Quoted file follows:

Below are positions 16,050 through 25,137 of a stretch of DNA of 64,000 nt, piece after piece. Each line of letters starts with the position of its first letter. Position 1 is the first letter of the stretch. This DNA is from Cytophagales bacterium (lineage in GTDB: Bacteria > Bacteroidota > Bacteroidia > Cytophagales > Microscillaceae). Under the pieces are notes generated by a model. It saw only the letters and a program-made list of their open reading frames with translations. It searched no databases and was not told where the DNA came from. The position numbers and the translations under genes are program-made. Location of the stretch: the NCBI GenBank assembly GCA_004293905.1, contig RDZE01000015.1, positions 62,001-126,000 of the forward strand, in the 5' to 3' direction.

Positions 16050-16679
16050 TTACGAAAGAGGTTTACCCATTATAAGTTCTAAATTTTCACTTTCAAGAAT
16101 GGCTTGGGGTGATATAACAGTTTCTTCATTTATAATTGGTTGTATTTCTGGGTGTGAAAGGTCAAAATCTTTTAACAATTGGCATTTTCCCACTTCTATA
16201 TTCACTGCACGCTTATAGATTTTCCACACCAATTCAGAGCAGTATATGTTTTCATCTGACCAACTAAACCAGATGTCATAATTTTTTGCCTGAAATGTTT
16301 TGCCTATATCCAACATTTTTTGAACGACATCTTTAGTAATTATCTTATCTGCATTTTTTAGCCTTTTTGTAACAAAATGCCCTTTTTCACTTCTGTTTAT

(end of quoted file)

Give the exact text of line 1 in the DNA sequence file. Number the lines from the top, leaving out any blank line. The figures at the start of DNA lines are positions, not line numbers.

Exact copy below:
Below are positions 16,050 through 25,137 of a stretch of DNA of 64,000 nt, piece after piece. Each line of letters starts with the position of its first letter. Position 1 is the first letter of the stretch. This DNA is from Cytophagales bacterium (lineage in GTDB: Bacteria > Bacteroidota > Bacteroidia > Cytophagales > Microscillaceae). Under the pieces are notes generated by a model. It saw only the letters and a program-made list of their open reading frames with translations. It searched no databases and was not told where the DNA came from. The position numbers and the translations under genes are program-made. Location of the stretch: the NCBI GenBank assembly GCA_004293905.1, contig RDZE01000015.1, positions 62,001-126,000 of the forward strand, in the 5' to 3' direction.